Similar to most agricultural endeavors such as growing crops and raising livestock, beekeeping has its own technicalities that beekeepers, both experienced and amateur, need to be familiar with.
Ramona M. Pastor, owner of H.N. Organic Farm in Malitbog, Bongabong, Oriental Mindoro is well-acquainted with such information on bees as she practices beekeeping on their farm to help in the crops’ development and earn extra income.
During the MiMaRoPa leg of AgriTalk 2020, a series of webinars done in partnership with the Department of Agriculture’s Agricultural Training Institute (ATI) and Manila Bulletin, Pastor shared some valuable information on beekeeping which she has both learned and experienced firsthand.
“In our farm, we grow and produce in harmony with nature. Our main pollinators on the farm are stingless bees; we use them as pollinators for our crops and we also harvest products from their hives,” Pastor said.
When she first returned to the farm after seven years of being away from it, the first thing she noticed was a dense growth of trees in the premises which she eventually had cleared. Little did she know that there were stingless bees residing in there.
Known as Trigona biroi, which is a native stingless bee, this particular variety is noted for its performance in producing honey, propolis, and pollen.
After the overgrowth of trees had been minimized, Pastor transferred the bees to a better location inside the farm where they could forage from the crops for their food and other needs.
“Through their pollination, I noticed that it added about 60 to 100 percent increase to our farm’s production–especially in our coconuts,” Pastor said.
She added that the bees particularly enjoy pollinating coconut and mango trees which is why these are some of the ideal crops to have around if a farmer is to engage in beekeeping.
The different kinds of bees
According to Pastor, there many kinds of bees that are appropriate for honey production in the Philippines.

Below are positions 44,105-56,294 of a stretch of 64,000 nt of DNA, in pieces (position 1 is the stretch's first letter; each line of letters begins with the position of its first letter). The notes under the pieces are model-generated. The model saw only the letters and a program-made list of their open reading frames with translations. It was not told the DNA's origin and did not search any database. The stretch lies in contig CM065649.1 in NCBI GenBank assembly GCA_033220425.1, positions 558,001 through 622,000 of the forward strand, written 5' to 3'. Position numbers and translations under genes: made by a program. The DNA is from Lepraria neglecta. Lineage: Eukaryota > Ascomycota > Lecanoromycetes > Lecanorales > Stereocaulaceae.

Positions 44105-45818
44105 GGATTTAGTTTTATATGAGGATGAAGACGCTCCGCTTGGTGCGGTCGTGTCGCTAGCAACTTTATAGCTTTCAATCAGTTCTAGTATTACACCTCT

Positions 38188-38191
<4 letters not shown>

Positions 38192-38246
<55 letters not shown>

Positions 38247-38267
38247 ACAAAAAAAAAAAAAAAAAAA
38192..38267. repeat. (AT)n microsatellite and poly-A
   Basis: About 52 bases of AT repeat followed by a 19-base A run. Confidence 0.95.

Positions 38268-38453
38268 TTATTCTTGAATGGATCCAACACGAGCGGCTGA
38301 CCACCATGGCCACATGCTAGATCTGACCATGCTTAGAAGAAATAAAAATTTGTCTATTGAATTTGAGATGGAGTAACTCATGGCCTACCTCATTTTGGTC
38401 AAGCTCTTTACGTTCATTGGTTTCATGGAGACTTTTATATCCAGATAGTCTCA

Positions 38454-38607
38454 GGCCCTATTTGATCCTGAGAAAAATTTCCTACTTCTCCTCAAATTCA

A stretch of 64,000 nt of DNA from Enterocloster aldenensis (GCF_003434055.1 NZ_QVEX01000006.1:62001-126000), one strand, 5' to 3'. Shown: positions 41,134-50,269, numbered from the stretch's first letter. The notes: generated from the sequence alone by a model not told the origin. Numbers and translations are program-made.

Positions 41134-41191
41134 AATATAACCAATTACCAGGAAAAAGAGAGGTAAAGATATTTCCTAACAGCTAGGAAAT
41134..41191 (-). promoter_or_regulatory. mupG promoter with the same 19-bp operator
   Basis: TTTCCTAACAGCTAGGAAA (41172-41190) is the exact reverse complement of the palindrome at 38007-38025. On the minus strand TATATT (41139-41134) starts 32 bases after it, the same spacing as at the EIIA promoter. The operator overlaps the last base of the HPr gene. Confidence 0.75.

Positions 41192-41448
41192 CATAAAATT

One example is the Giant Philippine honeybee (Apis breviligula). This species is closely related to the Giant honeybee (Apis dorsata) but differs in terms of appearance since the Giant Philippine honeybee sports black and white stripes in their rear.
Pastor added that the Apis dorsata is more common in Palawan than in Mindoro.
The next common honey bee species is the Apis mellifera, also known as European honeybees. It is one of the most popular honey bee species because it produces a significant amount of both honey and wax.
There is a local counterpart to the Western honeybee, and that is the Apis ceranai which can be usually found around Batangas. These are also smaller in size when compared to the Apis mellifera but have a similar honey and wax yield.
“A problem with the Apis cerana is that they have a tendency to abscond or leave their hives. The reason behind this is because these bees are native to the Philippines which is why they’re not afraid to go further or brave the weather unlike the Apis mellifera,” Pastor said.
In addition to all the different kinds of bees that Pastor mentioned, there is another bee species that can also be found in H.N. Organic Farm: the dwarf honeybee (Apis florea). It is because of the good foraging environment in Mindoro.
She explained that this species is a smaller version of the Apis trigona, which is the largest genus of stingless bees. A similar kind can be found in Palawan and is known as the Apis andreniformis.
Like the Apis florea, the Apis andreniformis is also a small bee but it produces high quality honey. The only downside is that because of its size, it only manages to produce a small amount of honey.
In part 2 of the article, Pastor will discuss how to transfer bees from one hive to another as well as how to harvest honey.